The former CIA General Counsel, who retired in 1976, discusses the Marchetti and Snepp cases.
Warner, John S. "National Security and the First Amendment." In The First Amendment and National Security, ed. Paul Stephen. Charlottesville, VA: University of Virginia Press, 1984.
Halperin v. Central Intelligence Agency, 629 F.2d 144 (DC Cir. 1980): Halperin sought in an FOIA request disclosure of legal bills paid to private attorneys by the CIA. The Agency claimed exemption under section 102(d)(3) of the National Security Act which makes the DCI responsible for protecting intelligence sources and methods. Halperin argued that this violated the "statement and account clause" of the U.S. Constitution (Article I, Section 9, Clause 7). Judge Wilkey concluded for the Court that "the Statement and Account Clause does not create a judicially enforceable standard for the required disclosure of expenditures for intelligence activities." In addition, this "is a non-justiciable political question. Courts therefore have no jurisdiction to decide whether, when, and in what detail intelligence expenditures must be disclosed."
Warner, John S. "The Watchdog Committee Question." Studies in Intelligence 10, no. 3 (Summer 1966): 31-41.
Writing in the mid-1960s, the author correctly concluded that the possibility of a congessional joint committee on intelligence was problematical at best. "The Administration's position will undoubtedly continue to be in opposition.... Further, the leadership in the Congress will continue to oppose the idea. With this opposition and without the support of a significant number of ... members [of Congress], it is difficult to see a joint comiittee proposal getting serious consideration in the foreseeable future."
Warner, John S. "Where Secrecy Is Essential." In Extracts from Studies in Intelligence to Commemorate the Bicentennial of the United States Constitution, 45-64 . Washington, DC: Central Intelligence Agency, Sep. 1987.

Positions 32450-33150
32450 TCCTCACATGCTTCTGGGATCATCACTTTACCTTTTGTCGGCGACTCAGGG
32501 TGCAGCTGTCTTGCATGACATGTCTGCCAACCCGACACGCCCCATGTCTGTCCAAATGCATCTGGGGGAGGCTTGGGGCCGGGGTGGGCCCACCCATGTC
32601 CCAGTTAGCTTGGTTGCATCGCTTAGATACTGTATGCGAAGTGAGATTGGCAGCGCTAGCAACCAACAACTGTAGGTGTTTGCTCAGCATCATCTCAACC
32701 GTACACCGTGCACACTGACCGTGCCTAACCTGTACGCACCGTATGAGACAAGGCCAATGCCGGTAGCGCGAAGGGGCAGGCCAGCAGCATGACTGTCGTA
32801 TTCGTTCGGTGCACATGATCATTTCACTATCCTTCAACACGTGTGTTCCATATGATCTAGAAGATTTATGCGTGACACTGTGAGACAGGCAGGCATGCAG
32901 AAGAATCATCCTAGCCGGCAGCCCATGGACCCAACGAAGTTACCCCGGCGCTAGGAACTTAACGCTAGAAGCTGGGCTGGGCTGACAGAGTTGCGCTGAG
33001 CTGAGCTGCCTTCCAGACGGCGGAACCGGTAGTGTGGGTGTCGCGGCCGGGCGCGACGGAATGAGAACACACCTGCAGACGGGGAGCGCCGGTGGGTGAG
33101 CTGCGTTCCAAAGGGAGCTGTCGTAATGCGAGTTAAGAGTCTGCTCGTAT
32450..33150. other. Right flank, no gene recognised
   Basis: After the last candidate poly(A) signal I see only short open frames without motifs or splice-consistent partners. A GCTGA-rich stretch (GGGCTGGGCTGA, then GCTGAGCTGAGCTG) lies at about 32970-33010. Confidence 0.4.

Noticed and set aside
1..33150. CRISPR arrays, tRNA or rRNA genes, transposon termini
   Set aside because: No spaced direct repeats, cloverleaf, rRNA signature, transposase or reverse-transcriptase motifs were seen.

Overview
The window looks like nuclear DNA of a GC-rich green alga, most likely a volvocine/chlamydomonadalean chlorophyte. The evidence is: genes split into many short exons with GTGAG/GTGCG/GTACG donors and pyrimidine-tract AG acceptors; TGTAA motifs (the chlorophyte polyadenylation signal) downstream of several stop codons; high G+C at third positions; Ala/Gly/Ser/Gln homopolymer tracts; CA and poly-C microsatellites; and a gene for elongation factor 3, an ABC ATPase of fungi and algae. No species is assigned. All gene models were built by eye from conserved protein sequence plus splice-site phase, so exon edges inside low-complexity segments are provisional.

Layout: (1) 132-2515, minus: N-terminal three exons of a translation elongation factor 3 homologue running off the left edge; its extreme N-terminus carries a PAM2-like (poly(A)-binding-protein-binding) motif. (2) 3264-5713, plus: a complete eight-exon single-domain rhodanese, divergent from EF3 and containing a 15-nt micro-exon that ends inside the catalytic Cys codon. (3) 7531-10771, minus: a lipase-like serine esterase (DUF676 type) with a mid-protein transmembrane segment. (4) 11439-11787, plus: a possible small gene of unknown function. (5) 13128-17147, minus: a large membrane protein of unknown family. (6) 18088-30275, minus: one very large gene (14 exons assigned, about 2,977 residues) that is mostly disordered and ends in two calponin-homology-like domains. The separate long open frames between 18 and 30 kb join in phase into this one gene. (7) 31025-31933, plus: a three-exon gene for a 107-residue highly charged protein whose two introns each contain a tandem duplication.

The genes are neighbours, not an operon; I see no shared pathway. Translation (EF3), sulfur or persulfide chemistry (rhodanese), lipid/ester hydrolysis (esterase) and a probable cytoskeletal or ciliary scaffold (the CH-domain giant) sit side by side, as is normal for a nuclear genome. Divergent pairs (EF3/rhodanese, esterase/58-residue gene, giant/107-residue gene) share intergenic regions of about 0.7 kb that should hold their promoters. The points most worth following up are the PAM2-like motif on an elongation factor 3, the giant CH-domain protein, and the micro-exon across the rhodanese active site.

This is "essential" reading on the subject of legality of secrecy in government.
Warner, Michael - A-Q
Warner, Michael - R-Z
Warner, Philip. The Special Air Service. London: HarperCollins, 1985. London: Time Warner Books, 1987.
Warner, Philip. The Special Boat Squadron. London : Sphere, 1983.
1. Secret Forces of World War II. Chicago: Scarborough House, 1991. Secret Forces of World War II. Illustrated. Barnsley, UK: Pen & Sword Books, 2004.
Surveillant 1.5 calls this a "breezy history of many of the secret military actions of the Second World War that should not be missed. This is more hors d'oeuvres, not a main course." A Publisher's Weekly (via Amazon.com) reviewer sees this as a "cursory review" that "is disappointingly short on details, personalities and drama."
2. World War II: The Untold Story. London: The Bodley Head, 1988.
According to Surveillant 1.1, the military historian author "tells of intelligence triumphs and failures, and with crypto stories skillfully woven into the narrative to make this a realistic and accurate short account of total war."
1. Back Fire: The CIA's Secret War in Laos and Its Link to the War in Vietnam. New York: Simon & Schuster, 1995.